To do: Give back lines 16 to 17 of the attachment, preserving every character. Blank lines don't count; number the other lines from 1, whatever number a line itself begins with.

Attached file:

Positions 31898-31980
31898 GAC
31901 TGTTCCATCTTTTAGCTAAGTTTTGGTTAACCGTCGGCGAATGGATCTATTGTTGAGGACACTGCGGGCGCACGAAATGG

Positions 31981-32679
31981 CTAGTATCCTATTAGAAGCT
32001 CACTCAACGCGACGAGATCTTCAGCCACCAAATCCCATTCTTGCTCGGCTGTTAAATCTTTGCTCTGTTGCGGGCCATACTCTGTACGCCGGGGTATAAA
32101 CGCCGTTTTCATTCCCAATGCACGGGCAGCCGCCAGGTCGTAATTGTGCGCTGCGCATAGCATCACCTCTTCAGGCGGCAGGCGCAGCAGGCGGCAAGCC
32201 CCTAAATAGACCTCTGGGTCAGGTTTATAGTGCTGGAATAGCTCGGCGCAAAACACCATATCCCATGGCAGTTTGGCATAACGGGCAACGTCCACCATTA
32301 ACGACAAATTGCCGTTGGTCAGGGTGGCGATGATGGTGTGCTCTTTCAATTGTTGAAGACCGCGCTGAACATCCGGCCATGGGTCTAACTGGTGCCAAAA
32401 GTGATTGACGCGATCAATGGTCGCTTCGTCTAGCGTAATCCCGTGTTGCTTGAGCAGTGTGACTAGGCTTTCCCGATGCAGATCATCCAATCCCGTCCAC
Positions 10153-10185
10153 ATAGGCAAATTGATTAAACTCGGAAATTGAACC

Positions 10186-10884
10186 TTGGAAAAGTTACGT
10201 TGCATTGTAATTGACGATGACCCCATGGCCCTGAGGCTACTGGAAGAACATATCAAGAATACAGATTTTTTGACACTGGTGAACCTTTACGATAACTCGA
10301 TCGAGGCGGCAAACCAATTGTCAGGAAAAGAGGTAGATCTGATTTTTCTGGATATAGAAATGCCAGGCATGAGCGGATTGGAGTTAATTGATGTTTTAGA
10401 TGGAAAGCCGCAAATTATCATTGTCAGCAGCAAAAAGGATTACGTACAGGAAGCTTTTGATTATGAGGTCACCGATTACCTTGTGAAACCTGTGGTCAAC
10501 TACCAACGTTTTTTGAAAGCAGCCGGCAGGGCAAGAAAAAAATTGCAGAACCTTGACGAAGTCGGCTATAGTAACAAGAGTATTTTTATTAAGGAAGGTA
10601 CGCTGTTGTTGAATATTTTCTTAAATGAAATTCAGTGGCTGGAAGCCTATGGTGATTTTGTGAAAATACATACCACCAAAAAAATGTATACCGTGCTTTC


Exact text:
10301 TCGAGGCGGCAAACCAATTGTCAGGAAAAGAGGTAGATCTGATTTTTCTGGATATAGAAATGCCAGGCATGAGCGGATTGGAGTTAATTGATGTTTTAGA
10401 TGGAAAGCCGCAAATTATCATTGTCAGCAGCAAAAAGGATTACGTACAGGAAGCTTTTGATTATGAGGTCACCGATTACCTTGTGAAACCTGTGGTCAAC